Researchers use pomegranate to clean water of drug residues

Published 18 March 2024
- By Editorial Staff
The researchers stress that the material is still in "an early stage of development".

Ellagic acid extracted from pomegranate can purify water from drug residues, according to researchers at Stockholm University. Porous crystals from the extract can trap and break down drug molecules.

To remove contaminants from water, metal-organic frameworks (MOFs), a nanoporous material made of metal ions and organic molecules with the ability to absorb like sponges, are often used.

Now, researchers at the department of materials and environmental chemistry at Stockholm University have developed a new form of metal-organic framework using naturally occurring ellagic acid.

– Ellagic acid is one of the main components of naturally occurring polyphenols called tannins, which are found in fruits, berries, nuts and bark. “By mixing ellagic acid extracted from pomegranate peel or tree bark with zirconium ions, we have created a new porous MOF called SU-102, said researcher Erik Svensson Grape in a press release.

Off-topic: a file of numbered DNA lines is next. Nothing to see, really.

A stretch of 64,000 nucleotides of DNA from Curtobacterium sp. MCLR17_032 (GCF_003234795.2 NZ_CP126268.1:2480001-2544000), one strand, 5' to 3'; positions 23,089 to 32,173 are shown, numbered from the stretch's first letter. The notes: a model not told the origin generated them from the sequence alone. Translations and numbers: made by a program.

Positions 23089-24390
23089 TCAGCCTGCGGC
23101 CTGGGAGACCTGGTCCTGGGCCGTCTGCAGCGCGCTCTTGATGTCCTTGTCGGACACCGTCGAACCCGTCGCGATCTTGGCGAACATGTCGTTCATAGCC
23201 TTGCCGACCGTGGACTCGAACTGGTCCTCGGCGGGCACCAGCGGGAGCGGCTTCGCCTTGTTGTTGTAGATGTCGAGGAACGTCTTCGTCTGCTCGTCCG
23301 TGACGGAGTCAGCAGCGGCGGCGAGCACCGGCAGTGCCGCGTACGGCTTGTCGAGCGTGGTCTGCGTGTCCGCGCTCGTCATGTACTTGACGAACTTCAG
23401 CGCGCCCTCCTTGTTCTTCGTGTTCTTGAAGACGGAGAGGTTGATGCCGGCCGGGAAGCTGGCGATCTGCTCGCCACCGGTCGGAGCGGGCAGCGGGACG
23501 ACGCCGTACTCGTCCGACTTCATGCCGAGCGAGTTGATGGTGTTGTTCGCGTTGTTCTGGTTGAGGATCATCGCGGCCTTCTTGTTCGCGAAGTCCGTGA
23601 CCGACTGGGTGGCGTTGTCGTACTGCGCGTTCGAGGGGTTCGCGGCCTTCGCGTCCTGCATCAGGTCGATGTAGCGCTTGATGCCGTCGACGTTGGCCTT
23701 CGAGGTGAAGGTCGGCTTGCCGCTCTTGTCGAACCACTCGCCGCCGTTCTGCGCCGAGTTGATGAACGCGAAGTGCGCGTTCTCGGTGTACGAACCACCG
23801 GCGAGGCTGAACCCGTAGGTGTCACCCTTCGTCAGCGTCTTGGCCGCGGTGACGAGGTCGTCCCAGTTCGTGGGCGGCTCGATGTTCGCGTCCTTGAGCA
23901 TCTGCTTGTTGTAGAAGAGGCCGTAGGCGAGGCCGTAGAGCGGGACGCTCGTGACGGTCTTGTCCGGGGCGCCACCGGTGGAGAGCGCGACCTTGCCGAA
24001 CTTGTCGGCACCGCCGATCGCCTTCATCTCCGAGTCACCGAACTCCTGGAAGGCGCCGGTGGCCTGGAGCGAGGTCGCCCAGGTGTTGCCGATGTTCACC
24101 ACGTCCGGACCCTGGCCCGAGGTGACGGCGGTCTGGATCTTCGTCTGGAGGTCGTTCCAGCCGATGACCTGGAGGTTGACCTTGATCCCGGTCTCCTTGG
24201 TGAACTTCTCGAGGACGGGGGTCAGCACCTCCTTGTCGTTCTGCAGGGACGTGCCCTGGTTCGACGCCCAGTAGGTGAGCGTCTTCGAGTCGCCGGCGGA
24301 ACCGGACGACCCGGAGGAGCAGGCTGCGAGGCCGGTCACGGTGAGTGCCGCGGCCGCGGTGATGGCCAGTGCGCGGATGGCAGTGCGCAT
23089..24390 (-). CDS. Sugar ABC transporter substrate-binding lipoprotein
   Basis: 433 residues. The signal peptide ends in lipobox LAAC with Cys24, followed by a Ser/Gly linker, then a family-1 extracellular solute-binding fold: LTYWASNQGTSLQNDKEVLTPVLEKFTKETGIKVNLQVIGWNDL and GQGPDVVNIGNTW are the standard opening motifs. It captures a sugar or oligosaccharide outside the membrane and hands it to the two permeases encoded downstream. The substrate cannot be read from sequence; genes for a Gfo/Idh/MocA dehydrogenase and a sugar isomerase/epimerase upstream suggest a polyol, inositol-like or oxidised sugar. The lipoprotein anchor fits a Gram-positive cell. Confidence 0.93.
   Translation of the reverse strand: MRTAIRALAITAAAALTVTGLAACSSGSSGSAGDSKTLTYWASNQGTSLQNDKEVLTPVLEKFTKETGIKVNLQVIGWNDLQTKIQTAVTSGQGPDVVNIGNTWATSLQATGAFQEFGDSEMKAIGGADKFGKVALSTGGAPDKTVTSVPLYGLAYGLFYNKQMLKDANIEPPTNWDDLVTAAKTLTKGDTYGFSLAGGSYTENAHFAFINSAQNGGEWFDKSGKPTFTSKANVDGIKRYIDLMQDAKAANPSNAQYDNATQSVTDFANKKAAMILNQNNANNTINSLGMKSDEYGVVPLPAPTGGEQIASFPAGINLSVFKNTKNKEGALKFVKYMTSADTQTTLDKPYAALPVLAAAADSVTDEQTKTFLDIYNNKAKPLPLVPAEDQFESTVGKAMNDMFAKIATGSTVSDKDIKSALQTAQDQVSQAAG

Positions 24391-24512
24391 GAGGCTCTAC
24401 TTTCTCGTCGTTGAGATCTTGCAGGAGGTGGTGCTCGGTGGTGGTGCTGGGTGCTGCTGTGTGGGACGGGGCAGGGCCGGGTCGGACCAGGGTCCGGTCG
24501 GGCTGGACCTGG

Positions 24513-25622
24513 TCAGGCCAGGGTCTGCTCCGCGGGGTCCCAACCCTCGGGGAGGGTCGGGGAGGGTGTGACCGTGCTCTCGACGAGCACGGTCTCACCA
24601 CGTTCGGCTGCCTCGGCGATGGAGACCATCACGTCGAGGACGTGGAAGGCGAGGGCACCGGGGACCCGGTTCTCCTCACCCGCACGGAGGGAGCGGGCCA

The researchers tested the new material using water that was first purified at a local wastewater treatment plant to see if the material could further purify the water. The results showed that the material cleaned the water of a large number of pharmaceutical residues that pass directly through the treatment plant. It could also be used to break down the contaminants using light in a process called photodegradation.

– So far, the material is still new and in the early stages of development, but we hope that SU-102 will be used for water purification in the future, he says.

TNT is truly independent!

We don’t have a billionaire owner, and our unique reader-funded model keeps us free from political or corporate influence. This means we can fearlessly report the facts and shine a light on the misdeeds of those in power.

Consider a donation to keep our independent journalism running…